In the main() method of YesBank, we have created an object of NoBalanceException and passed the message "No balance please". This message reaches the Exception class constructor via NoBalanceException class. The Exception class knows very well what to do with the problem message. It displays the message and terminates the program (as we are not handling it). The NoBalanceException object, e, is thrown to the system. System receives the object, displays the message and terminates the program.

NoBalanceException e = new NoBalanceException("No balance please");
throw e;

The above two statements can be simplified by using anonymous object as follows.

throw new NoBalanceException("No balance please");

Everything is right, then what is the necessity to throw the exception in the main() method declaration? It is a must else the program does not compile. It is so because we extended a checked exception called Exception. If an unchecked exception is extended like ArithmeticException, then the throws clause can be removed from main() declaration.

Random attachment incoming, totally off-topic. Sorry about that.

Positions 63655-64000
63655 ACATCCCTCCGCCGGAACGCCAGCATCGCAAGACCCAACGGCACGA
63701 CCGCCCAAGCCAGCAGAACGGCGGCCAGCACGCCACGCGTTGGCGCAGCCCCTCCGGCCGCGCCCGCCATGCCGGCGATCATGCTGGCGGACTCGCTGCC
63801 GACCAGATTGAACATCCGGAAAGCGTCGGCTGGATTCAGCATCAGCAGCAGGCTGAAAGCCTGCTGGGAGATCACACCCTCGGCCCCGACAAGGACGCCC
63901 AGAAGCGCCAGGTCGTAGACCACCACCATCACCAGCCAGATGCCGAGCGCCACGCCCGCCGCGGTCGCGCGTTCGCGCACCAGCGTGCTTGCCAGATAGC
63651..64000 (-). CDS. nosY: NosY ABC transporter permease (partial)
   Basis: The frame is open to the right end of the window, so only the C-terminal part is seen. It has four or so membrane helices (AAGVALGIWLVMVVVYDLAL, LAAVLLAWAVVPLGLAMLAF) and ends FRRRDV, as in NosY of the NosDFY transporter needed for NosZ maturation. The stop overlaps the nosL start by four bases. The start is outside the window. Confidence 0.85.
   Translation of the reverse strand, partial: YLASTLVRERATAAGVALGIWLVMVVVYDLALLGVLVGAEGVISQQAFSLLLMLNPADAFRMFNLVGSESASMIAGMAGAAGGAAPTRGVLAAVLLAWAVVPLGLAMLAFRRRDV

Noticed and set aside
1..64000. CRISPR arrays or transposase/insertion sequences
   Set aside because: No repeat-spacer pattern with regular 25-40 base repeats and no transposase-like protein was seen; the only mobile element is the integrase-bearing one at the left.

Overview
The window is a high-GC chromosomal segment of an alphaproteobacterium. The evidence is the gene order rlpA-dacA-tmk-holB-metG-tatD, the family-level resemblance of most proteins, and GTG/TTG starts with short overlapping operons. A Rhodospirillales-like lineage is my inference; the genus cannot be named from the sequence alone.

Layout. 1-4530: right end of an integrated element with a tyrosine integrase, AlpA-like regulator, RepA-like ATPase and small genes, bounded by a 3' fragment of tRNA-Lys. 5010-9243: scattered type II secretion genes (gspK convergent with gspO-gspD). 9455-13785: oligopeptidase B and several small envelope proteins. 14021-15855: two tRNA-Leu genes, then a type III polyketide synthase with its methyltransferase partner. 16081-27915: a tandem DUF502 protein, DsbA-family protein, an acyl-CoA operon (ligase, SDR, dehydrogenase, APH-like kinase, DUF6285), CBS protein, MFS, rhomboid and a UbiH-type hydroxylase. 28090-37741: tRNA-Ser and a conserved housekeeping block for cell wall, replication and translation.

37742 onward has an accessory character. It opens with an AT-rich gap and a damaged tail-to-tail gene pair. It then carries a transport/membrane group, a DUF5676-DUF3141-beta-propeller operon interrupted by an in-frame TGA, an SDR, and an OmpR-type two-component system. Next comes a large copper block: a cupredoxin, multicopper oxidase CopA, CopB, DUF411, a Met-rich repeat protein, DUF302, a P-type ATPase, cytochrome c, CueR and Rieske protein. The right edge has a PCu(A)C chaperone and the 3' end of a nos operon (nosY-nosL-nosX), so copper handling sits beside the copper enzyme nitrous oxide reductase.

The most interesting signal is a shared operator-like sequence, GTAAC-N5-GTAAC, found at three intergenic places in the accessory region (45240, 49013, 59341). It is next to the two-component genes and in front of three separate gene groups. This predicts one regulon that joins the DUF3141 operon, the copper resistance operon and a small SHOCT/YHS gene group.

Handling exceptions – Three styles

Altogether, there are three styles of handling the exceptions.

  1. Using try-catch block; the robust way
  2. Using throws in place of try-catch, not a robust way
  3. To throw the exception object to the system using throw keyword, not a robust way

Differences between throw and throws keywords

Even though they look alike and used with exception handling mechanism only, they differ a lot in their meaning and usage.